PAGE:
Unfortunately, the same cannot be said for the side keys, which are simply way too high up. I can't reach any of them at all without shifting the phone down in my hand. At least the lock/power key has a ridged texture so it's easier to tell apart from the volume key. Weirdly, the card tray on the left has rounded shape that sticks out enough to feel like a really shallow button. I wouldn't be surprised if some owners assume it is some kind of broken button. I don't know why it isn't truly flush with the surface like on most phones.
Motorola has made improvements to its stylus. It now pops out a bit further so it's easier to remove. More importantly, it's now perfectly round from tip to top, so there's no wrong way to insert it when you put it away. I like the design and tip material. But it didn't always draw quite where I expected it to when attempting very precise work; it could use a calibration option, perhaps.
Removing the stylus can trigger certain actions. By default, when the phone is idle, removing the stylus launches you right into the Moto Note app (you can choose Google Keep instead). If you're already using the phone, removing the stylus brings up a little floating shortcut bar, containing shortcuts that can be customized.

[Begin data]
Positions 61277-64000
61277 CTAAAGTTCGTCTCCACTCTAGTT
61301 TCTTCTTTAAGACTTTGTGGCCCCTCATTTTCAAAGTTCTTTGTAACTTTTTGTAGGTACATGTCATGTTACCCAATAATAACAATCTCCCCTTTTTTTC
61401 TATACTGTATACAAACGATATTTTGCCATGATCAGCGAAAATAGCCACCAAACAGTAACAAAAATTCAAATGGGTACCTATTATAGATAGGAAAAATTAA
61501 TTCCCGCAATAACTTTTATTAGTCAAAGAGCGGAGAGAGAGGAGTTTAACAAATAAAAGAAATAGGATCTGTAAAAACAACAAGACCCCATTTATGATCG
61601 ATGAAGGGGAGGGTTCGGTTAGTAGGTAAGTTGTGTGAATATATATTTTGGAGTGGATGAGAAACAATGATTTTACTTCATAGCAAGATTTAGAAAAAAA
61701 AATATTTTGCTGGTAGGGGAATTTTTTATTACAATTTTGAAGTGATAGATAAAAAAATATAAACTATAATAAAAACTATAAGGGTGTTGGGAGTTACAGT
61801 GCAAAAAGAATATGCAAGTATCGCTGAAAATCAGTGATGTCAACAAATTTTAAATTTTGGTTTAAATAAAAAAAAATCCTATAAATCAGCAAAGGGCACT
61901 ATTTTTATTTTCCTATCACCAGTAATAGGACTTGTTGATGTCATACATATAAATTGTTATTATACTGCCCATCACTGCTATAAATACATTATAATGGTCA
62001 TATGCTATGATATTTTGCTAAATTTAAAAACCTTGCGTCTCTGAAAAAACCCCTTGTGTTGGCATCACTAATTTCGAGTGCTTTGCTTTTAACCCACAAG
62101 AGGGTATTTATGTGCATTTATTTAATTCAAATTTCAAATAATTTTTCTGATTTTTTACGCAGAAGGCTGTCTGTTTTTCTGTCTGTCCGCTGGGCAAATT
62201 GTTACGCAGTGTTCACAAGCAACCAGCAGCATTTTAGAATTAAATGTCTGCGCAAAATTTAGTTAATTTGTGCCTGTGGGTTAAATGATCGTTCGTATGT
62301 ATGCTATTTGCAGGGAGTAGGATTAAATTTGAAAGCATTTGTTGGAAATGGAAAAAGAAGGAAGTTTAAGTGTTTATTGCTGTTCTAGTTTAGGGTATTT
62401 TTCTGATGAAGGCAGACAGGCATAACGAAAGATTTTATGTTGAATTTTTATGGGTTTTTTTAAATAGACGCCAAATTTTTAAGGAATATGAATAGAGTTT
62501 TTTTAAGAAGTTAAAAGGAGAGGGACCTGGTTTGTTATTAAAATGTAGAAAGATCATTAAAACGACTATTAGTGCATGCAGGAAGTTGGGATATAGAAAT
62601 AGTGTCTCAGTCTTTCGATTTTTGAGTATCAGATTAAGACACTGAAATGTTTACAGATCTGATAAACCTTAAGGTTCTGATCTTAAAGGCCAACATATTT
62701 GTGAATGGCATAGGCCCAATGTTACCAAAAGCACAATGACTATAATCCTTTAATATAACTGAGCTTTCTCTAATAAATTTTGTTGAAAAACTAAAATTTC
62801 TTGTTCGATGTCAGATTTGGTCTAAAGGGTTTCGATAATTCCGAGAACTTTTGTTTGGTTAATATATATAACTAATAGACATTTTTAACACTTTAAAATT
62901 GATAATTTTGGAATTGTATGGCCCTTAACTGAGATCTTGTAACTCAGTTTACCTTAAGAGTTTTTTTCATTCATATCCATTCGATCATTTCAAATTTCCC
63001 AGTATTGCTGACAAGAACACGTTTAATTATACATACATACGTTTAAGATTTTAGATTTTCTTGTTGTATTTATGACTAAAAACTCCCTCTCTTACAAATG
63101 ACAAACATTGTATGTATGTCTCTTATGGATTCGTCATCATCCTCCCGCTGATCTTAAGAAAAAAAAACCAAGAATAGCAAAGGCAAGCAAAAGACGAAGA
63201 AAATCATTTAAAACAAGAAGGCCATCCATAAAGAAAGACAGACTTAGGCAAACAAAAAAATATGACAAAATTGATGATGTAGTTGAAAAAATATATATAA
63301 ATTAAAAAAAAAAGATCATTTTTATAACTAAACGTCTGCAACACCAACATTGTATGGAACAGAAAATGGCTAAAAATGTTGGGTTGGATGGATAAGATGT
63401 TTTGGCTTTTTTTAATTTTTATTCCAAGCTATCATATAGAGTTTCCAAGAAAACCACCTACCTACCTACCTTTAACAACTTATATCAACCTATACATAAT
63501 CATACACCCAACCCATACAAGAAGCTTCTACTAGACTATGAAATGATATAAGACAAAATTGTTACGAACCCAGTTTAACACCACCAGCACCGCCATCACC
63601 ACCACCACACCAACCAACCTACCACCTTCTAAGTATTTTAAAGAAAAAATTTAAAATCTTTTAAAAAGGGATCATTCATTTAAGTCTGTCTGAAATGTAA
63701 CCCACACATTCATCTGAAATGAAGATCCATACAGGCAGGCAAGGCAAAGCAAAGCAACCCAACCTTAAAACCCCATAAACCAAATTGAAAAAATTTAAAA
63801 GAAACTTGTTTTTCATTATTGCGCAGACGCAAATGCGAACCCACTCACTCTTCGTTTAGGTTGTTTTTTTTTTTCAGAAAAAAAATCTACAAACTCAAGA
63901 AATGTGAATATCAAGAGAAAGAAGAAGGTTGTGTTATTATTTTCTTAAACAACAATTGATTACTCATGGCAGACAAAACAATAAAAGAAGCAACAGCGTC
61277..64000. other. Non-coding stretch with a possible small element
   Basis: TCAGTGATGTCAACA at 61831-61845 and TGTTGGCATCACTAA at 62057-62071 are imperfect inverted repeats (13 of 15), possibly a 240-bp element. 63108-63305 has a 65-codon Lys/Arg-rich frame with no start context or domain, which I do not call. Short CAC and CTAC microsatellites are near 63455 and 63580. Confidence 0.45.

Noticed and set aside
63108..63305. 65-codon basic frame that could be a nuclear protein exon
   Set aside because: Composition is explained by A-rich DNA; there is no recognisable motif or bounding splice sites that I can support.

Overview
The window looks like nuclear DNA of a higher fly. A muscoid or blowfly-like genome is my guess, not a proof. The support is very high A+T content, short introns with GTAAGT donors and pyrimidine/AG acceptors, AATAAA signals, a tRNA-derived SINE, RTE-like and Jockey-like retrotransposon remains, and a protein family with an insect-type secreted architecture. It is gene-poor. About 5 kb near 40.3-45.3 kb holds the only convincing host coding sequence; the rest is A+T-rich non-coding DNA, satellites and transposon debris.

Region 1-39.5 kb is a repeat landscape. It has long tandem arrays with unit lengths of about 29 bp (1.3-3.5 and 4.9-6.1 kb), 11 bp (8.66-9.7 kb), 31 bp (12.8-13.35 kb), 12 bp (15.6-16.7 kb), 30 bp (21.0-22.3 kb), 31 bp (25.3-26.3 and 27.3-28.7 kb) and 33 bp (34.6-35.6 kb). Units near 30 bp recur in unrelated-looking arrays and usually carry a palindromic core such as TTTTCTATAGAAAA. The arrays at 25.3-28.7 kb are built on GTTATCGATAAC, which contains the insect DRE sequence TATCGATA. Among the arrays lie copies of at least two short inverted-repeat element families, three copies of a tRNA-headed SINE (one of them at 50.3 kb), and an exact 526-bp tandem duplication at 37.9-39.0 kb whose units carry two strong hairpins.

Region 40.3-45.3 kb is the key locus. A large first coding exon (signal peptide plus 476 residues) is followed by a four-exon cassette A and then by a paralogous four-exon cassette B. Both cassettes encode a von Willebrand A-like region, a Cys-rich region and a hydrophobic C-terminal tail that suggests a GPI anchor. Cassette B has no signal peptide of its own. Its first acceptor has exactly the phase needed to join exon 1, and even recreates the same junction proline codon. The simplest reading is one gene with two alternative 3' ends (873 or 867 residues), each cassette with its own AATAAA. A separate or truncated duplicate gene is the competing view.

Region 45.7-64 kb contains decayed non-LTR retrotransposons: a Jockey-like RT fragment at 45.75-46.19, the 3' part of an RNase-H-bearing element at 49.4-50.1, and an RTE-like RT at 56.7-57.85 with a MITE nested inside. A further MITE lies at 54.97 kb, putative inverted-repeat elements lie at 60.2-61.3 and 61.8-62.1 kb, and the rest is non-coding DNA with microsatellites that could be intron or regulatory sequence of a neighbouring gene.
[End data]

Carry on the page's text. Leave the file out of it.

Moto Notes is a basic note and sketching app. You can set your line color and width, customize the background, and mix in text and images. There are also customizable categories. But it doesn't compare to more advanced options offered by competitors. There's no handwriting recognition, to start with.
The Coloring Book app is cute. I like that you can create new coloring sheets from your own photos. The algorithm for this is very basic — just a type of contrast filter — but it gets the job done. It's a great way to pass the time by getting creative or honing your drawing skills, instead of playing a game.
The rest of the software is relatively clean-looking Android 11, as designed by Google. I appreciate that. You can customize quite a bit, either within Settings or from the consolidated Moto app. But by default, it's very Google-y.
I do appreciated some of Motorola's well-known gesture shortcuts, such as the double twist to activate the camera, and chop-chop to activate the flashlight. The screen helpfully lights up with the time when you lift up the phone, and if you have a notification, you can press and hold the notification icon to take a peek at it. This phone even has Attentive Display, which can keep the screen on as long as you continue looking at the phone.
The camera app will feel familiar if you've used any recent Motorola phone. It does have some new tricks, like Spot Color for video, and Dual Capture, which uses the front and rear cameras in one video, displayed side-by-side.